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Public faith in the World Health Organisation has held up so far. But Donald Trump’s efforts to discredit it are damaging not just because they inhibit America’s co-operation with other countries, writes Renu Singh. They also make it less likely that, in the absence of strong domestic leadership, US citizens will trust the WHO enough to follow its recommendations.

As COVID-19 continues to spread around the globe, the World Health Organisation (WHO) has played a central role in responding to the pandemic. The UN agency has 194 member states and 149 field offices worldwide, and it focuses on health emergencies like COVID-19, but also on issues related to universal health coverage and health and wellbeing. And yet, despite its important role, the WHO has increasingly come under attack by political actors, especially in the United States. Most notably, President Donald Trump announced in April that he is freezing US funding to the WHO over what he claims are shortcomings in its handling of the pandemic.


Donald Trump addresses journalists in the gardens of the White House. Photo: White House. Public domain

With the US the largest financial contributor to the WHO’s multibillion-dollar annual budget, the president’s decision could lead to serious health, socioeconomic, and political consequences. Trump’s criticisms also reflect a more general trend toward anti-intellectualism or distrust in experts in the United States. With the rise in populism and an overflow of accessible news and information, the political clout of experts has seemingly decreased. As an institution run by health experts, one might expect the WHO to be discounted even in this moment when they would matter most.

Thus far, however, the WHO seems to have retained the public’s confidence. In a study conducted in early March, 77 percent of Americans indicated that they trust it to manage the response to international outbreaks like coronavirus. In fact, Americans ranked the WHO above all other institutions, including the military, nonprofits and governments. Indeed, more than three out of every four Americans also trust the WHO to coordinate among other countries to help slow the spread of COVID-19 – again, higher than any other institution mentioned. In addition, the public shows widespread support for international cooperation that aims to slow the spread of COVID-19 and the sharing of scientific research among countries – both central tenets of the WHO’s approach.

Not only does the public trust this expert-led global health institution, but Americans also believe that the WHO holds more responsibility than any other governmental or nongovernmental entity for slowing the spread of COVID-19. More than three-quarters of Americans hold this view, ranking the responsibility of the WHO only below that of individuals. Despite arguments about the death of expertise in America, these attitudes seem to align with a more general trend in which Americans express high trust in scientists broadly. People still want experts to guide policies in many domains, and this may be especially true during a global health emergency.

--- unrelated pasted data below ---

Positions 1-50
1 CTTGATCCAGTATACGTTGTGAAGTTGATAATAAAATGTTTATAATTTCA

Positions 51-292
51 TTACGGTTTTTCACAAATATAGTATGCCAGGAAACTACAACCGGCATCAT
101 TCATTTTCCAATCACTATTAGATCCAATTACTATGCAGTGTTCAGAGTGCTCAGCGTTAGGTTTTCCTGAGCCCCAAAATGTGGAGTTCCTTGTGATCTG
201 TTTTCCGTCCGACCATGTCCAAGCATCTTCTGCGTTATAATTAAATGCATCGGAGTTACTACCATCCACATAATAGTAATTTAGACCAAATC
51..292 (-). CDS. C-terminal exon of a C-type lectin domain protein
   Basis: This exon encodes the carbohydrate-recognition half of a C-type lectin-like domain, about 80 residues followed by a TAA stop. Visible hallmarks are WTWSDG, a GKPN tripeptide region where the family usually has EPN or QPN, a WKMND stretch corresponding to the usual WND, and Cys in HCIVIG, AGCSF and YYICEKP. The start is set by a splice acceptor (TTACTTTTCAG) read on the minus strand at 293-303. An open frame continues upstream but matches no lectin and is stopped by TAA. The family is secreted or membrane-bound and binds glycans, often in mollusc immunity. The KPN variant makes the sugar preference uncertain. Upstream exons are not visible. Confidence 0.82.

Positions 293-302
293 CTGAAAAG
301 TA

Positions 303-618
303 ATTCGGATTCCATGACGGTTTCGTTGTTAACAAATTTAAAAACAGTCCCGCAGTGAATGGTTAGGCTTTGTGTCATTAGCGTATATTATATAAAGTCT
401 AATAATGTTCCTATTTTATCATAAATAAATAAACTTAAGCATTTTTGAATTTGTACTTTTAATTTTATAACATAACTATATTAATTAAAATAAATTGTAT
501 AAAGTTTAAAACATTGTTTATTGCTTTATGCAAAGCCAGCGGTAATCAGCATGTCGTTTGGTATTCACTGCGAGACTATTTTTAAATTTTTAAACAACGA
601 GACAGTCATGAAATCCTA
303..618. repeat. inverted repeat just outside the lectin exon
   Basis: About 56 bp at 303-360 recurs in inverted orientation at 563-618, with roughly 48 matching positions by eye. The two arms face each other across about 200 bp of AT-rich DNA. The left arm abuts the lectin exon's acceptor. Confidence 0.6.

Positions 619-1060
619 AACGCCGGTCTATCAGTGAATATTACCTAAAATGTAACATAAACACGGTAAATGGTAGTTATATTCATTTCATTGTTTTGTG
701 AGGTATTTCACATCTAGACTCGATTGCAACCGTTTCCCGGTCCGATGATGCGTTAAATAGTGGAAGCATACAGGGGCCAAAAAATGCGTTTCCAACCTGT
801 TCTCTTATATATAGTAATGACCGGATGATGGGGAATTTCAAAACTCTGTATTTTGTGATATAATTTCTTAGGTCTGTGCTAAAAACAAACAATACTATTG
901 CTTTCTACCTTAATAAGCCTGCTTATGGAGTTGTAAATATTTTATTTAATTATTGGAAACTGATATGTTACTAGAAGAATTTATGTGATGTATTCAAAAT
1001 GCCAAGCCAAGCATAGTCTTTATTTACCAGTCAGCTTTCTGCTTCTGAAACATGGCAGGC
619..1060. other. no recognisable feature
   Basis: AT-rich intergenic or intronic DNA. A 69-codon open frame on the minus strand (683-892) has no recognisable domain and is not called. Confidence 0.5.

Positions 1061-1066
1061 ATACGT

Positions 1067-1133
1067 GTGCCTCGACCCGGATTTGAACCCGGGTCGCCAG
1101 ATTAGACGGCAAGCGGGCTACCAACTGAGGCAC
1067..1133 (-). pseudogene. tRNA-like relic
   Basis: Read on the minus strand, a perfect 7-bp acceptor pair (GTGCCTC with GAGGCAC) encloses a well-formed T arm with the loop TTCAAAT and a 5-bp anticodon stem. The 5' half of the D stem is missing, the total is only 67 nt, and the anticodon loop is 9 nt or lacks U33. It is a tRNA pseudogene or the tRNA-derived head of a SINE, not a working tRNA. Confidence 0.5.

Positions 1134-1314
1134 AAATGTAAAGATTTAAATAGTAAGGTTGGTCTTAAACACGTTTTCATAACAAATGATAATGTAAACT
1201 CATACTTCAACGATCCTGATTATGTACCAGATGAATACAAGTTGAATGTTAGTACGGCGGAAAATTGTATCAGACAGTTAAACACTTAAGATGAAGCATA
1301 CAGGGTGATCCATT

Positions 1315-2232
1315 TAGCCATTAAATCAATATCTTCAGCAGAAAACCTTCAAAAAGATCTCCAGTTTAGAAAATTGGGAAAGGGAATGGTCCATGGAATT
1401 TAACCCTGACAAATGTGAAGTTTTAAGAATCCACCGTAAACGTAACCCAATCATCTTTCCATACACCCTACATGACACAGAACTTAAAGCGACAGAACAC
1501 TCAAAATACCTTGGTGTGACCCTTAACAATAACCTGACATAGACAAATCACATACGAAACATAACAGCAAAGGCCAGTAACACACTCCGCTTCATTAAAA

The existence of widespread confidence in experts generally, and in the WHO specifically, is important for a number of reasons. Not the least is that institutions like the WHO can make scientifically-driven recommendations for individual citizens to coordinate their response to a public health emergency at a global level, especially when their governments are failing to do so. The importance of this role is particularly evident from how the so-called “Ostrich Alliance” countries have responded to the coronavirus. The leaders of Brazil, Nicaragua, Belarus, and Turkmenistan have been particularly obtuse in continuing to deny the public health emergency caused by the COVID-19 pandemic, providing their publics with no leadership, guidance, or precautionary measures to deal with its spread. It has also been argued that the US and UK are joining ranks in the form of Trump’s insistence on wanting to open up the US economy by May and Boris Johnson’s blasé approach to precautions and meetings about the virus. While these governments dither, their citizens can still turn to the WHO as a trusted source for guidance and information on how to stay safe.

That is why it is dangerous for the WHO to be dragged into partisan political battles, particularly by a national leader like Trump. Beyond the fact that it harms governments’ ability to coordinate, such politicisation will encourage the president’s partisans to view the WHO as a biased and untrustworthy source of information. These perceptions could weaken the Organisation’s ability to inform the public effectively. The last thing we need is for the WHO and global public health to go the way of climate science and become the next victim of partisan polarisation.

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Note: This article gives the views of the author, and not the position of USAPP – American Politics and Policy, nor the London School of Economics.

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About the author

Renu Singh –  Georgetown Law
Renu Singh is a fellow at the O’Neill Institute for National and Global Health Law at Georgetown Law.